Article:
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Southern Historical Society Papers, Volume 36. (ed. Reverend J. William Jones), chapter 1.7 (search)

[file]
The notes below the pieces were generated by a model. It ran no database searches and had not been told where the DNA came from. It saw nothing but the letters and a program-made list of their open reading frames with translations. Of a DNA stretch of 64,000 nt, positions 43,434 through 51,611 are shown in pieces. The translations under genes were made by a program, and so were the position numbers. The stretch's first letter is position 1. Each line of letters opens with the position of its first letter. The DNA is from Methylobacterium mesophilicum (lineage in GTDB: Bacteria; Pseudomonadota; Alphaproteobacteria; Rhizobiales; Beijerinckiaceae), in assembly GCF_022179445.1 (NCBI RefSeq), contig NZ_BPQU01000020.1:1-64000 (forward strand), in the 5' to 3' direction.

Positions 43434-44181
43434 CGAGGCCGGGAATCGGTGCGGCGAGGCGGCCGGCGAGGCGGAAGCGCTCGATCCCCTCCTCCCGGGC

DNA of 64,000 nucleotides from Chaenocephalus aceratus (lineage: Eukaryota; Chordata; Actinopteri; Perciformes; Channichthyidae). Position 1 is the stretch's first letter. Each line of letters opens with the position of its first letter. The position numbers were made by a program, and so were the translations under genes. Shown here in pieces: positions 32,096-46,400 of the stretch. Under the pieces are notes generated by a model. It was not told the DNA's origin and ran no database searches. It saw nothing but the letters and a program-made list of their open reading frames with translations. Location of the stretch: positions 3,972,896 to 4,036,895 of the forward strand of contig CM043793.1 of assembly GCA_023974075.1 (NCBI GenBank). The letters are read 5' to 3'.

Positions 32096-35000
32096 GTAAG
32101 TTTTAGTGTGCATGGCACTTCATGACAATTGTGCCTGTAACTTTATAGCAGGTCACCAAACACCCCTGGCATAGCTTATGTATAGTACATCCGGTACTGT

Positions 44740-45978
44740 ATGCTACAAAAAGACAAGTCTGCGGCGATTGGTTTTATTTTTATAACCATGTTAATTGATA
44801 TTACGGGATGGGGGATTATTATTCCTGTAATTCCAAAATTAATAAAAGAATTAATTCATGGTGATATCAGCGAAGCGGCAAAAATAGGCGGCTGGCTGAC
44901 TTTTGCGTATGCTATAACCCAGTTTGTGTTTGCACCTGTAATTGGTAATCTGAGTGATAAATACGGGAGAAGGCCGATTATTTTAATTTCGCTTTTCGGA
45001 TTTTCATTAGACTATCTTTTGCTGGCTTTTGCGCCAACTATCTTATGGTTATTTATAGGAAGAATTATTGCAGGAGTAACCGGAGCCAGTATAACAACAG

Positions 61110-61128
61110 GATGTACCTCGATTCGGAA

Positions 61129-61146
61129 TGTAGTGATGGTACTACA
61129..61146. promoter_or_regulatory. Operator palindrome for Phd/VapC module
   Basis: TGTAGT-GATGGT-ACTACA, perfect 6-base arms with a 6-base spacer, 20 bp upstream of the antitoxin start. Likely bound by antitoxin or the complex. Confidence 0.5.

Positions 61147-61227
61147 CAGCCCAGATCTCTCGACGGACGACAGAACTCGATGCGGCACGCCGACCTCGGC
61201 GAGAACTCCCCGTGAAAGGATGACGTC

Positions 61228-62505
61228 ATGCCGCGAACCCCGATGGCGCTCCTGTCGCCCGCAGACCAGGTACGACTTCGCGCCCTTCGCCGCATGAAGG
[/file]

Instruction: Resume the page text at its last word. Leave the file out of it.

. On his recovery, Mr. Davis made a tour of the West Indies; thence paid a long visit to his old friends in Washington and made many new and useful ones, who were loyal to him until the end. Then he settled in Mississippi, by his brother's advice, becoming a planter in Warren County, Miss., but devoting really more attention to reading law and managing local politics. The latter proved the more congenial and successful. He was elected to the Legislature in 1842; was Elector for Polk and Dallas two years later, and gained high repute as a debater in a tilt with the famous Sergeant S. Prentiss. In February, 1845, he married Miss Varina Banks Howell, daughter of Colonel William Burr Howell, native of New Jersey, who had moved to Mississippi and wedded the daughter of the Virginia settler. This marriage was a most congenial and helpful one to the already rising young statesman. No woman of her day proved a more potent factor in the semisocial and semipolitical government at Washi